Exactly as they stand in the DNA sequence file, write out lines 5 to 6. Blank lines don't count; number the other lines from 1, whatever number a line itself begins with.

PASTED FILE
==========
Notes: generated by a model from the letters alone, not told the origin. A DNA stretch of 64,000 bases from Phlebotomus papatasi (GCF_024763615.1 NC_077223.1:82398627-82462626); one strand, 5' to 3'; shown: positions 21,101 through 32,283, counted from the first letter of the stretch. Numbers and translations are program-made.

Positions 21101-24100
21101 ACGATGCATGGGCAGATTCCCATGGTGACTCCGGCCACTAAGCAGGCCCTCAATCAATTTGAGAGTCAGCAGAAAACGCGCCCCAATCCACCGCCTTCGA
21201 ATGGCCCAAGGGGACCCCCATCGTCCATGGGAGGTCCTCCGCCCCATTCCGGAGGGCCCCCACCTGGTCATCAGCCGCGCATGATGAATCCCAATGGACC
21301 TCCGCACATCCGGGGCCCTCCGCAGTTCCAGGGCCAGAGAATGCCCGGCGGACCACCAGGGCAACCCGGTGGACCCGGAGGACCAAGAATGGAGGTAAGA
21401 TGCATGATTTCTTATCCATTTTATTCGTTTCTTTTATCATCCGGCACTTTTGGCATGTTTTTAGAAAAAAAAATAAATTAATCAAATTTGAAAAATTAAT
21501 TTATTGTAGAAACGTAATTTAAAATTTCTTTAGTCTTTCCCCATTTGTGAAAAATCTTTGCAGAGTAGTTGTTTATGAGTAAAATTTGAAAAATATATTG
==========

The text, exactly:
21301 TCCGCACATCCGGGGCCCTCCGCAGTTCCAGGGCCAGAGAATGCCCGGCGGACCACCAGGGCAACCCGGTGGACCCGGAGGACCAAGAATGGAGGTAAGA
21401 TGCATGATTTCTTATCCATTTTATTCGTTTCTTTTATCATCCGGCACTTTTGGCATGTTTTTAGAAAAAAAAATAAATTAATCAAATTTGAAAAATTAAT